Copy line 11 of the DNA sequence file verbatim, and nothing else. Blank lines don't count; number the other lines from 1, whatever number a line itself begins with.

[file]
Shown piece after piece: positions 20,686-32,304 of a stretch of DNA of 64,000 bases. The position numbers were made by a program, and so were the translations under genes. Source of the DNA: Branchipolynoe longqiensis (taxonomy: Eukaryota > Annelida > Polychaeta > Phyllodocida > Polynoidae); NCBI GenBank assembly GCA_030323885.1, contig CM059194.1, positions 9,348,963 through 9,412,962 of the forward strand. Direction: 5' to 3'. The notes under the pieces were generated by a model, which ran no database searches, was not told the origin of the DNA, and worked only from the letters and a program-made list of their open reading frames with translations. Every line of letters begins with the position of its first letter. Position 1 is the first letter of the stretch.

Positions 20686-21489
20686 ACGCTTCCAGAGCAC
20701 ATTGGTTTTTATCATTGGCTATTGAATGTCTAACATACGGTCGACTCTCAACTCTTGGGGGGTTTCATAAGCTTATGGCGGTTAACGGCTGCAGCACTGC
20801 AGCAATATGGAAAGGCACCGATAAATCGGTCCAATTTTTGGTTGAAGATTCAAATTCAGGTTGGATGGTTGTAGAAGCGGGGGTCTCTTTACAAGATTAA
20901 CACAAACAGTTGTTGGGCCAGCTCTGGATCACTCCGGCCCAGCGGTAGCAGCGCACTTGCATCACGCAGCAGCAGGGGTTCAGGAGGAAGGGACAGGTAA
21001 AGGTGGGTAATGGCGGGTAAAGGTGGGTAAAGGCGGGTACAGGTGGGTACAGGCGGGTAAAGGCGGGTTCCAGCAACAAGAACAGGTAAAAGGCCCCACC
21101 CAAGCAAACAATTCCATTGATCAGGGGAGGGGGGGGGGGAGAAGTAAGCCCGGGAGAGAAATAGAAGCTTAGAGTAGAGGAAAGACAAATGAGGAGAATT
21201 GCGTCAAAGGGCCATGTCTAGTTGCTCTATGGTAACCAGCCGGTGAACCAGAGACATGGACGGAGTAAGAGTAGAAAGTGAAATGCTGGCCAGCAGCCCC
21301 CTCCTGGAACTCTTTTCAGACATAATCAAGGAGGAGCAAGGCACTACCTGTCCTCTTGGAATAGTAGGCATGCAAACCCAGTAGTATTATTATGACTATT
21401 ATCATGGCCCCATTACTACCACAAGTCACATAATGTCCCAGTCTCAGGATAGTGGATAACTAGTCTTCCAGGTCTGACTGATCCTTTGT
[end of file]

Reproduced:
21401 ATCATGGCCCCATTACTACCACAAGTCACATAATGTCCCAGTCTCAGGATAGTGGATAACTAGTCTTCCAGGTCTGACTGATCCTTTGT